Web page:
And while I, as a postdoc, can quite easily talk to senior faculty over coffee more junior people like undergrads or PhD students might not have many opportunities for that. We’re not just writing/tweeting for those who already work in astronomy, but also for those who may one day want to.

    • ian smail says:

      i buy that argument for a blog (which as you can see i think is useful discussion forum) – but i’d guess the information content in a 140-whatever character twitter limits the understanding of anyone but those already in the know, at least beyond the most mundane facts.

      • Sarah says:

        You’d be surprised at the information content that’s achievable in 140 chars! But the conciseness of twitter is part of its attraction: it doesn’t take much time or effort to have a quick scroll through what people are saying a few times a day. And you can just bookmark any links that look interesting for later.

      • Kav says:

        @Ian, a blog is a great thing for sharing ideas and stories but twitter has its place.

        You are getting hung up on the 140 character limit but a lot of information can be passed along in 140 characters, especially in the form of links to longer pieces on blogs or other web sites.

        You could trawl through lots of astro/space blogs/sites or subscribe to their RSS feed. Or you could follow a number of like-minded people on twitter and have info about interesting stuff delivered straight to you. Often from sources you might otherwise never have been aware of.

      • Ian – that was my reaction to Twitter too. Until I tried it.

      • telescoper says:

        The 140-character limit is a bit of a challenge sometimes, but you soon get used to it. However, in my view, the most useful way of using Twitter is to exchange URLs of interesting web articles for which the length restriction isn’t a problem. I’ve got loads of interesting information via Twitter that way, and that’s primarily why I use it.

      • Nick Cross says:

        Try using Chinese characters: typically there are 2 characters to a word, which gives you twice the information content of English if you restrict yourself to four letter words. Plus, no need for spaces.

  7. ian smail says:

    steve – that sounds frighteningly like a line from some horror/zombie/vampire B-movie: “that was my reaction to ‘drinking blood/eating brains/virgin sacrifices’ until I tried it too”. (why does twitter come across as a cult?)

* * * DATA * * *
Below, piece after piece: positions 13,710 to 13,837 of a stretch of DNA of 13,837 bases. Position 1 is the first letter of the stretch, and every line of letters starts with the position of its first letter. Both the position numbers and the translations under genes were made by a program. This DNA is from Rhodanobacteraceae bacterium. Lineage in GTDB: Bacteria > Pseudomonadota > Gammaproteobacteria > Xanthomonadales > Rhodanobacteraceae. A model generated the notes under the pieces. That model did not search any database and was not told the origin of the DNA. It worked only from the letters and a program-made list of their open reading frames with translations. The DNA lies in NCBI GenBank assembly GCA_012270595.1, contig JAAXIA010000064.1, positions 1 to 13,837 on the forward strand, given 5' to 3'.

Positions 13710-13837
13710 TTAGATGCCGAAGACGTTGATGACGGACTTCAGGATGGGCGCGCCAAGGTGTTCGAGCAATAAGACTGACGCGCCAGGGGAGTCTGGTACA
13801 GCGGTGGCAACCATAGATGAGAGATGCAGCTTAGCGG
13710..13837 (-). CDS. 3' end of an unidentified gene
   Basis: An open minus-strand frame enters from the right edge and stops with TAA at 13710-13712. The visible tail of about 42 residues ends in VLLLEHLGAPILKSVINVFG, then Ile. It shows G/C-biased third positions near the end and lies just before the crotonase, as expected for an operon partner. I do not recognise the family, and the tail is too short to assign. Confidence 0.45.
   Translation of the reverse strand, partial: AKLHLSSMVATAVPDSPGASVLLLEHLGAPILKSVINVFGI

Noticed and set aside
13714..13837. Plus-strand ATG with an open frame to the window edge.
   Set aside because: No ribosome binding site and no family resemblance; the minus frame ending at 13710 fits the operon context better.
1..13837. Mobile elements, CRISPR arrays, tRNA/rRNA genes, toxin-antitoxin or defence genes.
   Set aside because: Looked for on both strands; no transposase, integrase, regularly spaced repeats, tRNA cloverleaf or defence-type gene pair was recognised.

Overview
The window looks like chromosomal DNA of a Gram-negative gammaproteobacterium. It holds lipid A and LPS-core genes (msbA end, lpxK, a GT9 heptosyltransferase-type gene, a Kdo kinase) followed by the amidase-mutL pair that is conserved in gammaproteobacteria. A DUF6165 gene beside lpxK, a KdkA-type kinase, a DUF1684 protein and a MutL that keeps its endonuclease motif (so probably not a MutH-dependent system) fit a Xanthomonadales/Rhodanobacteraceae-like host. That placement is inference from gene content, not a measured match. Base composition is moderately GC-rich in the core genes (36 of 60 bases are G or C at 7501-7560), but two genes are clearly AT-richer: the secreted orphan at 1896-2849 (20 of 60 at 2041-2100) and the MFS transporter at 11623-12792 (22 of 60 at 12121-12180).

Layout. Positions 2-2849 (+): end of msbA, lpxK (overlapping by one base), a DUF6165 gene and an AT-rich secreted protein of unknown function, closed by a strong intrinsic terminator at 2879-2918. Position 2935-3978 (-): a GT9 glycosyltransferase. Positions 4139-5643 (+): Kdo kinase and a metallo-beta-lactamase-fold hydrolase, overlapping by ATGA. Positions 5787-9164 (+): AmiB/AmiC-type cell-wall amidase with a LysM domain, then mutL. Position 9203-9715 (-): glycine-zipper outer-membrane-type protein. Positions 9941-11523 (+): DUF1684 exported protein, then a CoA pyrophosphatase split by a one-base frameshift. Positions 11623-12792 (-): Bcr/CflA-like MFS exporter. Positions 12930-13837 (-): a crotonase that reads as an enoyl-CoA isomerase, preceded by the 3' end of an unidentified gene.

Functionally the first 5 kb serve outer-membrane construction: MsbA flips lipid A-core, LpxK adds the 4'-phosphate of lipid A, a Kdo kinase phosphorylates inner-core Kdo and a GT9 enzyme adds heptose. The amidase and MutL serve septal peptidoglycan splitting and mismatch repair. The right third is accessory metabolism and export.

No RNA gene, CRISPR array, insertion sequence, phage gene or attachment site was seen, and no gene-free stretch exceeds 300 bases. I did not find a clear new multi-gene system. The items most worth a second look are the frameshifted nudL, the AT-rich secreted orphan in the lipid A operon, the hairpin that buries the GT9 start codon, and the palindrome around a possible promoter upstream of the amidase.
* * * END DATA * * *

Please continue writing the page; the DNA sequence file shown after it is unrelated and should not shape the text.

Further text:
i think i’ll stick to trying to talk to my colleagues over coffee… which is of course one of the reasons we have universities.

    • telescoper says:

      I’ve never understood why Twitter has to be an alternative to talking to your colleagues…it’s possible to do both, you know!

    • Much of the Twittersphere *is* populated with the direst drivel, personal opinion and slaughter of the English language (mostly outside the @e_astronomer feed…), but the remaining 1% can be both useful and entertaining. Indeed, much of it can be useful where your colleagues (bless them all) cannot – you know: outside work.

      Brisbane’s floods early this year saw both Twitter and something called Facebook used to great effect by both the City Council and the Queensland Police Service. Easy transmission of information about a rapidly developing emergency became invaluable, especially with mobile phone networks impossibly clogged.

      As for the 140-char limit, it is quite a pleasant exercise to express ideas succinctly in that little space.

  8. Late to this discussion, since still knee deep in project vivas, exam marking, assessing essays, exam boards blah blah..I’m happy deferring to the expert bloggers (Peter & Andy) for discussion on policy, since my webpage is intended to serve merely as an up to date repository of media/RCUK/RAS/IoP material.

    For the non-cult types, a possible astro analogy might be how you get your arXiv fix; either (a) choosing to access astro-ph webpages each day to check on new submissions (= STFC webpage), or (b) sign up to automated daily email’s (= Twitter stream).

    Twitter offers much, although its undeniably addictive.

    Back to those fascinating astro project reports..

  9. For anyone tempted to join the sect, this week’s twitter astronomy Journal Club features Mike Merrifield’s (@ProfMike_M) A&G article setting out how he’d improve peer review of telescope time:

    http://arxiv.org/abs/0906.1943

    Topical, given today’s ESO announcement. Even if you don’t sign up, you can follow discussion using the #astroJC hashtag. Thu at 8pm BST.

    Paul